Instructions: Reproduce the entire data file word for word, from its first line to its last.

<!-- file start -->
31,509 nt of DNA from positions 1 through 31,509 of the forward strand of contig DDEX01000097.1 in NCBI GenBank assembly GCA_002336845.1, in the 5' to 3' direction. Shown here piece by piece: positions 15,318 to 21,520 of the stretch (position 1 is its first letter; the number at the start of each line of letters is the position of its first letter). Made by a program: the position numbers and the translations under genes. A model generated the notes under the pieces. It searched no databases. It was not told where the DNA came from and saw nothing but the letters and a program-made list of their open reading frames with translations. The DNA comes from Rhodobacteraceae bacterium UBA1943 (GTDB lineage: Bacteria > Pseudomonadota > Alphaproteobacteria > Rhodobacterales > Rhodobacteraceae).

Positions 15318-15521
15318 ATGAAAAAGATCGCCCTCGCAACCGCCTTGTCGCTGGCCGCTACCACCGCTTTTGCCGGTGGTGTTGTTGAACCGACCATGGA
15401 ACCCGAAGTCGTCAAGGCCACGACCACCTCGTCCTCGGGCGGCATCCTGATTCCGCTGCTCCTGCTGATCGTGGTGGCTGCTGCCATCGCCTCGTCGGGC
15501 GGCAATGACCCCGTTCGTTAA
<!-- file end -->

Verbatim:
31,509 nt of DNA from positions 1 through 31,509 of the forward strand of contig DDEX01000097.1 in NCBI GenBank assembly GCA_002336845.1, in the 5' to 3' direction. Shown here piece by piece: positions 15,318 to 21,520 of the stretch (position 1 is its first letter; the number at the start of each line of letters is the position of its first letter). Made by a program: the position numbers and the translations under genes. A model generated the notes under the pieces. It searched no databases. It was not told where the DNA came from and saw nothing but the letters and a program-made list of their open reading frames with translations. The DNA comes from Rhodobacteraceae bacterium UBA1943 (GTDB lineage: Bacteria > Pseudomonadota > Alphaproteobacteria > Rhodobacterales > Rhodobacteraceae).

Positions 15318-15521
15318 ATGAAAAAGATCGCCCTCGCAACCGCCTTGTCGCTGGCCGCTACCACCGCTTTTGCCGGTGGTGTTGTTGAACCGACCATGGA
15401 ACCCGAAGTCGTCAAGGCCACGACCACCTCGTCCTCGGGCGGCATCCTGATTCCGCTGCTCCTGCTGATCGTGGTGGCTGCTGCCATCGCCTCGTCGGGC
15501 GGCAATGACCCCGTTCGTTAA